Technophiles and geeks have been building custom computers for years, but in the next few years they could also be building custom phones.
Last year, the startup Phoneblocks started a social media campaign to turn people on to the idea of a modular smartphones. Many people were very receptive to the concept and it really took off when Google and Motorola announced their version in Project Ara, which Google is retaining in Lenovo’s acquisition of Motorola.
There are many benefits to a modular smartphone, which is why it got so much attention. Phones are currently designed and built with a one-size-fits-all mentality, but a phone that can be completely tailored to any individuals needs–and budget–would be a large draw to anyone with tailored needs.
It also makes repairs much easier. If a component of your phone is damaged, it will be much easier to diagnose and replace to component on your own, rather than have to potentially replace the entire phone.
Project Ara is so much more than just a proof of concept for a modular phone, though. According to Paul Eremenko–the head of Project Ara–it is an attempt to create an entirely new industry for what he calls “the most custom mass-market product ever created by mankind.” That may be a tall order, but Google tends to aim high with such projects.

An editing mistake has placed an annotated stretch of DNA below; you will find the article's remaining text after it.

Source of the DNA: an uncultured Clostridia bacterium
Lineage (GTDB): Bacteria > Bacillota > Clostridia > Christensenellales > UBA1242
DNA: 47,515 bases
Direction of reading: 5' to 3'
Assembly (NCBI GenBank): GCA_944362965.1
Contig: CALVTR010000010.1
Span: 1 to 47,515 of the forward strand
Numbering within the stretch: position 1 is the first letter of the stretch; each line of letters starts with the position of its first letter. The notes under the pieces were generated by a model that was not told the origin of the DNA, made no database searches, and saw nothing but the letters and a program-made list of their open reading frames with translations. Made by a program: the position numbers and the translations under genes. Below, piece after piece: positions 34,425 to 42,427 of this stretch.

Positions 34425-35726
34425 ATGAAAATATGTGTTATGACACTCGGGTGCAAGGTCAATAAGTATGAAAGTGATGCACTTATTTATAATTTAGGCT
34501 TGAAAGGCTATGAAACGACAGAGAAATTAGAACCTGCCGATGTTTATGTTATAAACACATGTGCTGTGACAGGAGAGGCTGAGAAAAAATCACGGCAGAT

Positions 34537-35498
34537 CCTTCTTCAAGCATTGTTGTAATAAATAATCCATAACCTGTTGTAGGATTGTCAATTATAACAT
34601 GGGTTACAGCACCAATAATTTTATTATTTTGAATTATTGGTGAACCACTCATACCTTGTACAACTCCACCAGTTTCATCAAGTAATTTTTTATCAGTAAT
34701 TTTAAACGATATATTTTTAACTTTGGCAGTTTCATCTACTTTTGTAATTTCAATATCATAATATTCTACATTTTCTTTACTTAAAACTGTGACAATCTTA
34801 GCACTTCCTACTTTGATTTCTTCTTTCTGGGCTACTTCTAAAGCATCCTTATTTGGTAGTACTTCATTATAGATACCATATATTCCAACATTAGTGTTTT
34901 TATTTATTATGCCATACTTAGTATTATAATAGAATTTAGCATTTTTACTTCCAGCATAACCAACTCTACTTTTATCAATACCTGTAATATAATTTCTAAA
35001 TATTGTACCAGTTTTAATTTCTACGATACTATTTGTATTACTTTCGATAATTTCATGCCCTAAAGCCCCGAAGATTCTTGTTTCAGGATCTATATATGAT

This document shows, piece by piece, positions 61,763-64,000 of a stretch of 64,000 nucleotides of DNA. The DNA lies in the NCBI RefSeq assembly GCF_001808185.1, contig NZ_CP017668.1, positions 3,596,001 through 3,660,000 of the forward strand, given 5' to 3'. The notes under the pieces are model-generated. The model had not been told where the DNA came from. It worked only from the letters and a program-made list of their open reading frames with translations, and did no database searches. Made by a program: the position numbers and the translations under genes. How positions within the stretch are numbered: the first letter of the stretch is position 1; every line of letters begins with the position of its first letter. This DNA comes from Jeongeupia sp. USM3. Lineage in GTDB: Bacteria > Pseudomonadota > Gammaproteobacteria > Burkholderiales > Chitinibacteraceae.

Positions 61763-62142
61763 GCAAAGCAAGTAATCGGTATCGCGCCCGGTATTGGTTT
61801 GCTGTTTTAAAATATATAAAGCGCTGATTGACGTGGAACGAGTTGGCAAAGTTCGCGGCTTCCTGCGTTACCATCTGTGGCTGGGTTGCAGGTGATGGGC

Project Ara is, in fact, a part of Google’s Advanced Technologies and Products (ATAP) division acquired from Motorola. ATAP is one of Google’s Moonshot Projects, which also includes Google’s self driving car and Google Glass, but not all of these projects end up getting a green light. If Eremenko and company can’t finalize an actual product that can actually be actually sold within their two year deadline (the clock started ticking sometime last year), then the Ara modular phone will not see the light of day.
Ara will likely be successful, but it is a concept that is fundamentally the opposite of the direction the rest of the industry is moving. Most of the gains in things like performance, battery life, and form factor that we’ve seen in the past few years are the results of integration. Removable batteries are less and less frequently seen. Removable SD card storage is also less popular.
These benefits are not entirely negated by the use of a modular design, but the infrastructure to support the design, production, and service on modular components is non existent, which is why Eremenko says he’s not designing a phone, he’s designing an “industry within an industry.” So in the end, it’s not really a matter of if Project Ara can produce a viable product, but whether demand is truly high enough for hardware partners to sign on and carriers to agree to provide support (which will be much more difficult in the US).
The future of smartphones is likely going to be something along the lines of what we see with Project Ara, but the question is “are we ready for it?” If ” an industry within an industry” can’t be supported at this time, then it may be a few more years yet before modular phones hit the mainstream.
Source: The Verge